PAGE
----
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September 2012 home page

VSP: Facts & Opinions
Voters will decide on November 6 if the Village Specific Plan(VSP)
is adopted. On these pages we have invited a variety of points of view
to help clarify voter choices.

Survey Split | VSP Evolution | It Will Work | It Won’t Work

Need To Know | Parking Perplexes

 

VSP Evolution
Don Mosier | City Councilmember

City council unanimously adopted an extensively modified final Village Specific Plan (VSP) for our downtown commercial district on Aug. 6th. The final VSP differed from the original draft VSP of March 20th in several significant details. Modifications were made in response to citizen concerns and input from the Design Review Board and the Planning Commission. The VSP prescribes the zoning for the 66 parcels in the planning area as well as public improvements to improve traffic flow and the pedestrian experience. The biggest change was reducing the cap on new development from 321,000 sq. ft. to 221,000 sq. ft., a 31% reduction of maximum development over the next 30 years. This also reduced average daily trips on Camino del Mar (CDM), and parking demand. Threshold review intervals were added after the first draft, and reduced twice more. They will occur when new development totals 70,000 sq. ft., when 35 new dwelling units have been built, or after 10 years. Building height on the west side of CDM will now be reviewed when any one block has 50% of buildings at 26 ft. or two stories. The maximum number of residential units in the VSP was reduced from 140 to 110. The number of roundabouts on CDM was reduced from 4 to 3, with further study of the busiest intersection at 15th St. and CDM. Additional changes included:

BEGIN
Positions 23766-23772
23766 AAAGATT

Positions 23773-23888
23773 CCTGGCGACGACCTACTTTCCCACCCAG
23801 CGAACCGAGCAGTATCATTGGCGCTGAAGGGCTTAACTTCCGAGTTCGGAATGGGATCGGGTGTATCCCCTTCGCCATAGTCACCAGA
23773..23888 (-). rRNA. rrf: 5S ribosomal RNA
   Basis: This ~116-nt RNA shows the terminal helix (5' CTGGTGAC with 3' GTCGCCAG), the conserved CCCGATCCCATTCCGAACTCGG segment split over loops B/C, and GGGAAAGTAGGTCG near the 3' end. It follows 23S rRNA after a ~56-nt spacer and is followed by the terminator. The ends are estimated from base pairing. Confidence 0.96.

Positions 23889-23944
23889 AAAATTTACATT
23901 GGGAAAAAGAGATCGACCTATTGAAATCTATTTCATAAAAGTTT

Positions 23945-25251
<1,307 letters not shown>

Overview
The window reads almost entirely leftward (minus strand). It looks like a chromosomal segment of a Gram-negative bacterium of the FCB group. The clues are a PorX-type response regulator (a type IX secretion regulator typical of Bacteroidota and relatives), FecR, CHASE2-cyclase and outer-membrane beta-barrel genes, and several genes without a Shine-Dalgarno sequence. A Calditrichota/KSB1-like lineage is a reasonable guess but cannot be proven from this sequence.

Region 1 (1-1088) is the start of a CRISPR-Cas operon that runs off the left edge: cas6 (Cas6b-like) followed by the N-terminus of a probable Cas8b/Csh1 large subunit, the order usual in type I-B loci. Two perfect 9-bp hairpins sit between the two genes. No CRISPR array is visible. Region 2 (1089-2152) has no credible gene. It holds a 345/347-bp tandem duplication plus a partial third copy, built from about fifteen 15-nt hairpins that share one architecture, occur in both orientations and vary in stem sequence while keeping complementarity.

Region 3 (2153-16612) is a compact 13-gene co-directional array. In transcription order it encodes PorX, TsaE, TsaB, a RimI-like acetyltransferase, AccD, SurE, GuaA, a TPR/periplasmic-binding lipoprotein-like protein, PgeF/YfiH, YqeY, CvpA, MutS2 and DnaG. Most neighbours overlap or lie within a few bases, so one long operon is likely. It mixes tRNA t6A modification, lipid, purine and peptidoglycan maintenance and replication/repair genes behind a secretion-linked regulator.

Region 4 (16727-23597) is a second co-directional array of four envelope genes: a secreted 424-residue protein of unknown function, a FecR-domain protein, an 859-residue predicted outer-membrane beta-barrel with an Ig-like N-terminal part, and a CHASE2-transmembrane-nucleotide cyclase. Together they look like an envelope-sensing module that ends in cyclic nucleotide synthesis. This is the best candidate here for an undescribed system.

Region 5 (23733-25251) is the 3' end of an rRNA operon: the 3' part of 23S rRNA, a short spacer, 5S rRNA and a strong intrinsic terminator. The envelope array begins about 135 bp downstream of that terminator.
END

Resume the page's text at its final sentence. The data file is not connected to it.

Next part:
• Modification of the Exceptional Public Benefits (EPB) to put a greater emphasis on inclusion of a housing component in new /redevelopment projects;
• Scaling back the EPB offered for sustainable building practices to give benefits only for the highest LEED category;
• Inclusion of a new EPB for protection or creation of deed-restricted public view corridors;
• Creation of Design Review Ordinance standards to guard against canyonization along CDM;
• Planning Commission review of a proposed EPB’s compliance with the VSP standards
• Also, Planning Commission recommendation to Council at VSP threshold review intervals;
• Significant sound-attenuation requirements for outdoor dining areas and a CUP requirement for outdoor dining on upper levels;
• 26-foot height limit along rear of west-side CDM properties within 50 ft. of adjacent residences;
• Limitations and review process for temporary enclosures

The environmental impact review entailed starting with a large VSP to assess the most severe potential impacts after full build out of downtown in 30 years. Although the larger development capacity scenario did not have any significant environmental impacts or required mitigations, the smaller, final VSP has even fewer impacts. The final, reduced VSP is now subject to voter approval this November. It may not have a 100% of what everyone wants, but it is the best plan to meet the many objectives in 36 years.

 

 

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